Eric had his trusty Eos 1Ds MkII with him. You should have seen the expression on his face! Of course, I still get that geeky expression on each and every encounter.

Mary Lynn, this is what Karen was referring to: http://www.tonywublo...-and-white.html

I've been doing the rounds in the research community, reading lots of papers on the subject. It seems like there's strong support for inter-oceanic basin migration, but no one's willing to go out on a limb for inter-hemisphere migration yet. I'm trying to figure out a way to initiate a long-term study. Have a few folks interested, so we'll see what happens. I'll be keeping an eye out for the unusually coloured whales next year too, and asking everyone else to do the same.

The new resort in Lembeh should be really nice. Will send you a report when I get back, though Chuck and Marty will get back to the US before I'm done, so you might hear from them first.

Wagsy, really nice review on the housing! Makes me want to charge out and get one immediately.

Mark, not near Izu. Out in Ogasawara which is about half way to Micronesia. Really tough to get to, and there's really only one captain out there who knows the whales well enough to help w/ photos/ video. If you really want to go, email me separately and I'll be happy to introduce you. This is the place where I ended up in the mouth of a curious sperm whale.

Mike, I got to meet Paul and Karen b/c Eric heard about them from you. Thanks for the indirect intro!
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#15 MikeVeitch

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Posted 17 September 2006 - 02:46 AM

This is the place where I ended up in the mouth of a curious sperm whale.



Now Tony... you can't just walk away without expanding on that one!!!! :blink:

Glad to hear you met Paul and Karen as well... tis truly a small world, i have got to get out there!!

NOw if i just had a decent connection i could download your video... oh well....

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#16 tonywu

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Posted 17 September 2006 - 03:41 AM

Hey Mike,

Really long story, best told over a nice cold beer (or suitable alternative beverage), but quick highlights...2 weeks of enduring 4 typhoons, finally coming across a really curious 9-metre sperm whale (juvenile), me alone in the big blue with large swells, fast approaching whale pinging me with sonar, lots of mouth-opening/ showing of large, pretty teeth, me ending up spread-eagle on the whale's head, then with my foot in its mouth. Interesting sensation, one that I don't highly recommend.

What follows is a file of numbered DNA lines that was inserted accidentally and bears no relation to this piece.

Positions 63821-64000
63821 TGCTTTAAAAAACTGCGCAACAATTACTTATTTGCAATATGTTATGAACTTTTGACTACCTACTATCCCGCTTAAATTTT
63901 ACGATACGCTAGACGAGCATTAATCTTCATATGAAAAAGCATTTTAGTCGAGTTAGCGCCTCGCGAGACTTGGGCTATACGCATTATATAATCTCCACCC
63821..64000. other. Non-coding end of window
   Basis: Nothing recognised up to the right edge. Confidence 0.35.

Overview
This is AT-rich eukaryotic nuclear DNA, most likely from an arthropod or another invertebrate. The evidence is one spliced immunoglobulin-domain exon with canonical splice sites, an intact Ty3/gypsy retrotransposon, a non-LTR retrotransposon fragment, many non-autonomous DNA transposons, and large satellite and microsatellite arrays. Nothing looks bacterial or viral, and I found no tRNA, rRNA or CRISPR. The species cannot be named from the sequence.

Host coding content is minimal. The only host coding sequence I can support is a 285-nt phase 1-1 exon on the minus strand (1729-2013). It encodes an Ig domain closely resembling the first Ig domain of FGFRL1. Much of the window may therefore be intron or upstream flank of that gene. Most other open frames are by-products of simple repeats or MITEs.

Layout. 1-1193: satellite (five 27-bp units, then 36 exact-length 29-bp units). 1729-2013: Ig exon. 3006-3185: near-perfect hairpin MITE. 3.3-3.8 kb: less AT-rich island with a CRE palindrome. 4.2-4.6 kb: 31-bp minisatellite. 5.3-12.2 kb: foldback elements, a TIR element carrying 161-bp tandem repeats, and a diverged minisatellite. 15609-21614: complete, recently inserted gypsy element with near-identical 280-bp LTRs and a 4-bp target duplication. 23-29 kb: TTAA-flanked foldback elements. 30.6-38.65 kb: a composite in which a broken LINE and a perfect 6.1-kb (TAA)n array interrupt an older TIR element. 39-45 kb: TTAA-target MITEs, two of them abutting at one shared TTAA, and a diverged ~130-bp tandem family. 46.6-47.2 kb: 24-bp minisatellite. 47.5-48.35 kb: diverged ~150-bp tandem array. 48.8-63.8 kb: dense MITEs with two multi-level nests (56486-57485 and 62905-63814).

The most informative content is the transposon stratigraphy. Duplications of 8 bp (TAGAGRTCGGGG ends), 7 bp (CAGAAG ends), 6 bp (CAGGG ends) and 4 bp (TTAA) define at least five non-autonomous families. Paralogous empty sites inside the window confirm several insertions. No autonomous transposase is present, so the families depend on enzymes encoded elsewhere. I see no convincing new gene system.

Fortunately, a happy ending, as it was just curious, so I spent 3 hours playing "swim in circles", "tag" and "see who can swim faster and deeper" with my overgrown aquatic puppy until I got too tired and decided to call it quits. The whale still wanted to play, and splashed the boat with water several times to ask me to come back in. Have lots of pix and great memories.

Actually requires about 30 minutes to tell the full story (complete with embellishments). And there's a part 2 also, with a second whale...

Don't know if you have sufficient bandwidth to read this: http://www.tony-wu.c...icle.php?aid=30
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#17 MikeVeitch

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Posted 17 September 2006 - 04:55 AM

hey thanks Tony...

great read that article! nothing better than having your fin chomped by the world's largest carnivore.....

:blink:

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#18 Drew

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Posted 17 September 2006 - 05:24 AM

Peeps,
Beware that other than Tonga, many countries have whalewatching laws and posting of pictures and video from those places can be used in prosecution. Even if not actively pursued, marine harassment issues will arise, esp if you submit photos and video to competitions and broadcast. FYI.
As for Japan, yes they actually have those laws in place, but if they dare to prosecute, I'd like to see how they justify scientific experiments on 150 whales a year in court.

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#19 tonywu

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Posted 17 September 2006 - 06:07 AM

Hey Mike,

Yeah, makes great whites seem like guppies

Scubadru,

I speak Japanese fluently and have a great relationship with the whalewatching authorities. One of the images won the major u/w photo competition in Japan, was published on the front page of the Asahi Shimbun and was one of the photos of the year.
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#20 Drew

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Posted 17 September 2006 - 06:52 AM

Tonywu
I was being VERY sarcastic about the Japanese. I seriously doubt they'd enforce any sort of interaction protocol since they are actively hunting the whales. :blink:
Just warning of the possibilities. Take it for what it's worth to you.